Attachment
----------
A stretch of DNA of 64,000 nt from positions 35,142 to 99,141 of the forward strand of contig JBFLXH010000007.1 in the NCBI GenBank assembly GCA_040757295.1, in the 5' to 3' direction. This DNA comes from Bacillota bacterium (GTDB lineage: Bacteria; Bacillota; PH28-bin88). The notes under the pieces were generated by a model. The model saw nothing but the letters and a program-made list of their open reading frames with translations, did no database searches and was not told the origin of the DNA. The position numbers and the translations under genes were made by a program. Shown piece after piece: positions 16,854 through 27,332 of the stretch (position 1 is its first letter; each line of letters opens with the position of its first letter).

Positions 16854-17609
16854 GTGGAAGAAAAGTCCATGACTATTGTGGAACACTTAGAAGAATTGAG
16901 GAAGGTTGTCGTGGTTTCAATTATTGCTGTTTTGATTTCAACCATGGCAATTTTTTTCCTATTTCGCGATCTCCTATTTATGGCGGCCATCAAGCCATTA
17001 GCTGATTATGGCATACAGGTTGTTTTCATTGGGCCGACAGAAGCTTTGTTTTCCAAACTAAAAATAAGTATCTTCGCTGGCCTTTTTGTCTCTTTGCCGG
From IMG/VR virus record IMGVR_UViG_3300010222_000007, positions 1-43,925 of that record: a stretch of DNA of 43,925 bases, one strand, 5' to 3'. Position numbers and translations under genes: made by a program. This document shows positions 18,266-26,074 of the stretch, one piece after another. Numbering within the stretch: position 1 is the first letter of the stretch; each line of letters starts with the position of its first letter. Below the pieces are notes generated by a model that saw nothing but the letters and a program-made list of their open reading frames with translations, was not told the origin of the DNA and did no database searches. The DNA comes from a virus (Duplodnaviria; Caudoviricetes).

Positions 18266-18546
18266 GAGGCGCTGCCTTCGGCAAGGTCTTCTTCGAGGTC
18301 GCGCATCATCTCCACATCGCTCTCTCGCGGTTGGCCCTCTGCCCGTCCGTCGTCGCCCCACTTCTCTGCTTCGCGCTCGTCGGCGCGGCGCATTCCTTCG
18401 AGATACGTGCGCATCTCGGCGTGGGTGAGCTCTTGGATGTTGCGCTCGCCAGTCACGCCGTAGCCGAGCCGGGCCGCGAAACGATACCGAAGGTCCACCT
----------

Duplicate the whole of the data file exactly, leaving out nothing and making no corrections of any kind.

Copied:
A stretch of DNA of 64,000 nt from positions 35,142 to 99,141 of the forward strand of contig JBFLXH010000007.1 in the NCBI GenBank assembly GCA_040757295.1, in the 5' to 3' direction. This DNA comes from Bacillota bacterium (GTDB lineage: Bacteria; Bacillota; PH28-bin88). The notes under the pieces were generated by a model. The model saw nothing but the letters and a program-made list of their open reading frames with translations, did no database searches and was not told the origin of the DNA. The position numbers and the translations under genes were made by a program. Shown piece after piece: positions 16,854 through 27,332 of the stretch (position 1 is its first letter; each line of letters opens with the position of its first letter).

Positions 16854-17609
16854 GTGGAAGAAAAGTCCATGACTATTGTGGAACACTTAGAAGAATTGAG
16901 GAAGGTTGTCGTGGTTTCAATTATTGCTGTTTTGATTTCAACCATGGCAATTTTTTTCCTATTTCGCGATCTCCTATTTATGGCGGCCATCAAGCCATTA
17001 GCTGATTATGGCATACAGGTTGTTTTCATTGGGCCGACAGAAGCTTTGTTTTCCAAACTAAAAATAAGTATCTTCGCTGGCCTTTTTGTCTCTTTGCCGG
From IMG/VR virus record IMGVR_UViG_3300010222_000007, positions 1-43,925 of that record: a stretch of DNA of 43,925 bases, one strand, 5' to 3'. Position numbers and translations under genes: made by a program. This document shows positions 18,266-26,074 of the stretch, one piece after another. Numbering within the stretch: position 1 is the first letter of the stretch; each line of letters starts with the position of its first letter. Below the pieces are notes generated by a model that saw nothing but the letters and a program-made list of their open reading frames with translations, was not told the origin of the DNA and did no database searches. The DNA comes from a virus (Duplodnaviria; Caudoviricetes).

Positions 18266-18546
18266 GAGGCGCTGCCTTCGGCAAGGTCTTCTTCGAGGTC
18301 GCGCATCATCTCCACATCGCTCTCTCGCGGTTGGCCCTCTGCCCGTCCGTCGTCGCCCCACTTCTCTGCTTCGCGCTCGTCGGCGCGGCGCATTCCTTCG
18401 AGATACGTGCGCATCTCGGCGTGGGTGAGCTCTTGGATGTTGCGCTCGCCAGTCACGCCGTAGCCGAGCCGGGCCGCGAAACGATACCGAAGGTCCACCT